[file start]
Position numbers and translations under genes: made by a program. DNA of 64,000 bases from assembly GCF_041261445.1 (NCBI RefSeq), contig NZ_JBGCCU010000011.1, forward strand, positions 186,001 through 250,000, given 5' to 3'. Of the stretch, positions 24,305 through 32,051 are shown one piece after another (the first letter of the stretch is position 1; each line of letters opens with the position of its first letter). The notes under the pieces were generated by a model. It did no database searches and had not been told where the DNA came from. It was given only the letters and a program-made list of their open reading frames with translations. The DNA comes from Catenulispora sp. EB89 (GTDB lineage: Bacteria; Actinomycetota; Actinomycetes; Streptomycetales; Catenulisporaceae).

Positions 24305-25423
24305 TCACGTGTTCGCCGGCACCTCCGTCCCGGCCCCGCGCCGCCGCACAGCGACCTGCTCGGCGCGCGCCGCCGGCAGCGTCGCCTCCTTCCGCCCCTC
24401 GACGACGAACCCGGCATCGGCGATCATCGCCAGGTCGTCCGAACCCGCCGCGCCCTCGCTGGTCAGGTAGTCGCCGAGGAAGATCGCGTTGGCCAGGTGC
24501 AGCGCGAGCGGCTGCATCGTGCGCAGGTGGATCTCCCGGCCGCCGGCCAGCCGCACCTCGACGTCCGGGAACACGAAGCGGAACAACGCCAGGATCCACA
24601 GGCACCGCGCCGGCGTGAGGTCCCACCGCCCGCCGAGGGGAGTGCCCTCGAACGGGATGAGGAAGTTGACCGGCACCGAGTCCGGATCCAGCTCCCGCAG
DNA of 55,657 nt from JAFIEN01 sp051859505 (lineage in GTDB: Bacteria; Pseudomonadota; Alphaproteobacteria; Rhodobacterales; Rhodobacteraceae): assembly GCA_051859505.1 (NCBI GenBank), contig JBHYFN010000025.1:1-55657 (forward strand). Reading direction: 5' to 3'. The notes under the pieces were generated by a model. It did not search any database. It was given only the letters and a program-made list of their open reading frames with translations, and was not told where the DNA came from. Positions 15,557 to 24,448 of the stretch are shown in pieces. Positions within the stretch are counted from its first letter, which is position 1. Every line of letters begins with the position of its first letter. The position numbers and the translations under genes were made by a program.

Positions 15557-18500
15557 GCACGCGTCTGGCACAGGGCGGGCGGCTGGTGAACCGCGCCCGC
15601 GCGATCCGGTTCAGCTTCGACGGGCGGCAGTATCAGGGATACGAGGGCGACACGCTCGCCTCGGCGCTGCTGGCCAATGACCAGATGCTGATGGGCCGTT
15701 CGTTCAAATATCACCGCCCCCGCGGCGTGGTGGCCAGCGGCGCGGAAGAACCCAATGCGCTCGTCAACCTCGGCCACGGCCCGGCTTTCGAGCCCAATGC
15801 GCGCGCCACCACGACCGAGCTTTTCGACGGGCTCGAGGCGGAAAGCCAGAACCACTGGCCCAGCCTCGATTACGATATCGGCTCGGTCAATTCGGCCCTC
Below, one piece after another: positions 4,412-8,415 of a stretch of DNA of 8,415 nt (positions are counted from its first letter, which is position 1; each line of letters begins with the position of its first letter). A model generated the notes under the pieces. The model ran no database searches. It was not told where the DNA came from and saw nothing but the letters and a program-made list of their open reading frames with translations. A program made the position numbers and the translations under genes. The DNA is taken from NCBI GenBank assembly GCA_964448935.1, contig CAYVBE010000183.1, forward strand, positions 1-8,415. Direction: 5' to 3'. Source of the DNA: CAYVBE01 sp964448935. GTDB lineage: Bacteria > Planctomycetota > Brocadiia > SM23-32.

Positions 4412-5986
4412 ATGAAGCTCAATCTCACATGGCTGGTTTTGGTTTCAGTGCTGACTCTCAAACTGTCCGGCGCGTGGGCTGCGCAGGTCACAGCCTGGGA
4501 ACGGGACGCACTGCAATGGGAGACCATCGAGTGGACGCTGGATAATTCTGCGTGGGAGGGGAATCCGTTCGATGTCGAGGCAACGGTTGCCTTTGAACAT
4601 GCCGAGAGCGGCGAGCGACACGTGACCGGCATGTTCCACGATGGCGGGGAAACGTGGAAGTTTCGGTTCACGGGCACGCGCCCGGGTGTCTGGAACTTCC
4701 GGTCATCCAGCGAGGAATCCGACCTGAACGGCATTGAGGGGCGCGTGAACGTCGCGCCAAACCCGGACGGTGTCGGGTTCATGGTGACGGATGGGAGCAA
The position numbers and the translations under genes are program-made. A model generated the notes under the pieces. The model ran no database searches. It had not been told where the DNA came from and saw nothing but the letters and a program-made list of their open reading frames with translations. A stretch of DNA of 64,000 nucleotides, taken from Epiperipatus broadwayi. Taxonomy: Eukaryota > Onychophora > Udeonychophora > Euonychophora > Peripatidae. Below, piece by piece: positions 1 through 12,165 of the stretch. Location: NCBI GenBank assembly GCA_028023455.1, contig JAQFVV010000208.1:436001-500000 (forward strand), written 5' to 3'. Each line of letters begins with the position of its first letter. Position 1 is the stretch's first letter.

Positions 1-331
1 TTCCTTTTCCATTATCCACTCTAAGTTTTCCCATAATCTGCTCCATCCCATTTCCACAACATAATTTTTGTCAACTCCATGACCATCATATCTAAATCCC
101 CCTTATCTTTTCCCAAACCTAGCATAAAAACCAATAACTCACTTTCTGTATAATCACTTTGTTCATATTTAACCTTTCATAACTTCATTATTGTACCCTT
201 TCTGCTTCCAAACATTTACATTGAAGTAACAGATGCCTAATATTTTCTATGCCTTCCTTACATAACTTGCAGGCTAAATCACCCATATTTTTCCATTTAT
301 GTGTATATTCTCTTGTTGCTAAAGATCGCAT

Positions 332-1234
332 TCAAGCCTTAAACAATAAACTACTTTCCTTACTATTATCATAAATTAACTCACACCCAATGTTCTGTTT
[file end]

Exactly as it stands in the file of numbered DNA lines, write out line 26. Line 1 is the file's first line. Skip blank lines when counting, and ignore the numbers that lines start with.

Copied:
332 TCAAGCCTTAAACAATAAACTACTTTCCTTACTATTATCATAAATTAACTCACACCCAATGTTCTGTTT